Playtest Thursday @ NYU Game Center • Mar 14
Returned to Playtest Thursday with my game now in paper form: a deck consisting of hypothetical question cards and random words. After the reception of my presentation earlier in the week, I was unsure how it would play with groups of strangers, but then again, this is an audience that’s invested in playing and making games.
So glad I went. It was so much fun! I played four rounds, and the stories we told were imaginative and entertaining. To my knowledge, only one of my playtesters was a NYU student.
Round 1: Two Players
I ditched the rule sheets from last week’s playtest and following Greg and Jenny’s advice, orally gave the rules and with some example cards, demoed crafting a sentence with a word in response to a topic question. Each player got three cards. In my mind, I explained that players should placed any snuck word face down on the table at the end of their speaking turn, but in reality, my playing partner waited until I played my card to deposit his cards on the table. At that point the conversation had run kinda flat anyway so it was a good stopping point. Before the start, I described that at the end we could guess the words that our opponent had snuck—one guess for each card placed on the table. This game wants to be two things: either an icebreaker to get to know people or a cutthroat competition. My opponent said it felt weird to analyze my speech and watch for tells while engaging in this beyond-small-talk-convo (my words)—yes, I want this! Biggest take away from this round was the need for a timer to cap the conversation and set a sense of urgency.
Round 2: Two Players
More practice explaining the format of the new analog game! Each player got three cards. I set a timer: number of minutes equal to the number of players. (It can’t be too long because there’s a chance you won’t remember those words that seemed out of place.) Player who draws the topic question starts the conversation. And then, one guess per “snuck” card. If the guesser is right, they get the card. If they are wrong, nothing happens. Player with the most snuck cards in front of them wins. The timer definitely helped frame the play, but we decided that two minutes might have been too short.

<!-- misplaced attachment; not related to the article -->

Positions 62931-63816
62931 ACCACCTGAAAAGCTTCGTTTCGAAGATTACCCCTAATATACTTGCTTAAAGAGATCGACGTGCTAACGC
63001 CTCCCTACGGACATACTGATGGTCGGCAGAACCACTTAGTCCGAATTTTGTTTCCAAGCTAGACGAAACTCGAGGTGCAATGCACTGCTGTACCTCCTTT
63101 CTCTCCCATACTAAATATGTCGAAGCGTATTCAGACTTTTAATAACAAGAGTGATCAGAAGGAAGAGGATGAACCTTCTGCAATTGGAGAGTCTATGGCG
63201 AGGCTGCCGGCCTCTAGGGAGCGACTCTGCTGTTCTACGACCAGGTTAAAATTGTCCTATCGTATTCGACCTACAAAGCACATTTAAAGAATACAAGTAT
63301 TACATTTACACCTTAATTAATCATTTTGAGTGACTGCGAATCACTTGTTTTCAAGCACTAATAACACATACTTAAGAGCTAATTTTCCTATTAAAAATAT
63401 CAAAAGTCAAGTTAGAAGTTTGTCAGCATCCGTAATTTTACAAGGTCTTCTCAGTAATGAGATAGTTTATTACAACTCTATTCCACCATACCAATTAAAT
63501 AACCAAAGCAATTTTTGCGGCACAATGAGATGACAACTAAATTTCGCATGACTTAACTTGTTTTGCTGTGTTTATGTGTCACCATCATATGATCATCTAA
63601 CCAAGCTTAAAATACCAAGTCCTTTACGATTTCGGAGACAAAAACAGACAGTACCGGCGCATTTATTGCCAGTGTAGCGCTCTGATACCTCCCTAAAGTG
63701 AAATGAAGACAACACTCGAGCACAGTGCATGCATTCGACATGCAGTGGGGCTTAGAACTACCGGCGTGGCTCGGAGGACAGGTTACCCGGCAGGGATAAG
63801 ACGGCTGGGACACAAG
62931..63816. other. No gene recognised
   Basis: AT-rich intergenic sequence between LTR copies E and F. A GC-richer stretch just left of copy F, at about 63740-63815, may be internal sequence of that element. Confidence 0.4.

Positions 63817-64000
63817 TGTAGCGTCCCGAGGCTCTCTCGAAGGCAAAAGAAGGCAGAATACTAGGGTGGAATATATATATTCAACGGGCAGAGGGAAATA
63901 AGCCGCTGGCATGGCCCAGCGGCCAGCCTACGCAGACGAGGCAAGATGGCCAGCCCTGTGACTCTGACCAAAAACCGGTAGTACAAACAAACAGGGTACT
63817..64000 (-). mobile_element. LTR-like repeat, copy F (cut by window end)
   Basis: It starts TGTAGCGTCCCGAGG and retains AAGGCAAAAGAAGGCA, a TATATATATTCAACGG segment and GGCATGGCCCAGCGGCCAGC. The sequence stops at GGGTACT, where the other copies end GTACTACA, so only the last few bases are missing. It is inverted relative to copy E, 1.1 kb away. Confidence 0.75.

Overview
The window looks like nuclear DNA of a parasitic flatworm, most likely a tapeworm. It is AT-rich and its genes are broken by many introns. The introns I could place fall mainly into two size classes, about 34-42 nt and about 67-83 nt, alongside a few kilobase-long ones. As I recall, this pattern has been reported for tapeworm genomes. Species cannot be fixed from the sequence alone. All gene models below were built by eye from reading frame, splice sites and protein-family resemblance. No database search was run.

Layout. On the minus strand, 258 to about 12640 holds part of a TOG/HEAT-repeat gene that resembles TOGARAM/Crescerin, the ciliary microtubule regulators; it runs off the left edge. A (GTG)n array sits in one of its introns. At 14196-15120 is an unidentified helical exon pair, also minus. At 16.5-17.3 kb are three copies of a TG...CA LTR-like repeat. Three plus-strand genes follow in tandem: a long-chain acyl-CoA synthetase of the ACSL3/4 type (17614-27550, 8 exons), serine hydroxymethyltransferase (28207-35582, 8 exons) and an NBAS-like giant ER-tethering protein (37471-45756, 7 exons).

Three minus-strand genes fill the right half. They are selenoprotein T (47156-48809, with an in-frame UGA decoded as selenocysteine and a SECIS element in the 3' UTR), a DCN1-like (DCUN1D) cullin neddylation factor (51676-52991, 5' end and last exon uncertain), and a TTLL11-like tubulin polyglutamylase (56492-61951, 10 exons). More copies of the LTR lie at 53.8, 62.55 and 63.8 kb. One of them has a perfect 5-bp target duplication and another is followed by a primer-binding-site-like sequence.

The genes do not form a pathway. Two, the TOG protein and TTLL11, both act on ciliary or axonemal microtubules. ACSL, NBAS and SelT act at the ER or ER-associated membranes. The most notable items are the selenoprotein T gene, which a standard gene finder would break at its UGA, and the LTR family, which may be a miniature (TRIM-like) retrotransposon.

Round 3: Four Players
What a fun bunch! So much to keep track of with more people playing. Only two of the four people knew each other. We set the timer set for four minutes, and players commented that this felt fine. One player admitted after the game that he was unsure of what to do at the start, which was fantastic, because he won the round through his fantastic improv storytelling. (Maybe for some it’s one those games that’s tricky to wrap your head around until after you play it once.) No defined way for more than two people to handle the “guess-your-words” part after the conversation ends, but we had fun doing it anyway and retelling major moments of the conversation. An observed strategy was to say a bunch of words in succession to hide your word in the mix. It was suggested that players should call each other out on their words in the middle of game: maybe there’s a big buzzer in the middle of the table that folks can hit when they suspect a word. What if players wrote down suspected snuck words on scratch paper during game play?
Round 4: Three Players
Two players knew each other from the previous round. Revealed strategy by a player at the end: hide a word in response to another player’s statement; they’ll be so wrapped in their statement they won’t focus as closely on the response. Still did not have a solution to handle the word guessing after the timer was up so we free-formed it: everyone went in order and guessed words of other players. Again it was entertaining to dissect the highlights and retell the story of the dialogue. One player loved how open-ended nature of the game and how much of the content was player-driven. YES!
Figure out how to catch words at end of game or during conversation (which might impact length of timer).
One way to prevent players from spouting off lists of words is to introduce a rule. A player can be called out on the violation and other players can vote to penalize that player. But how—by kicking them out the round?
Overall, my playtesters and I had a blast. They love the core idea and now it’s just a matter of refining the mechanics. I also HAVE to rethink how to present this game to an audience that can’t play it immediately. I want the audience to feel the smiles and the laughs from playtesters at my table tonight. Thanks so much, everyone!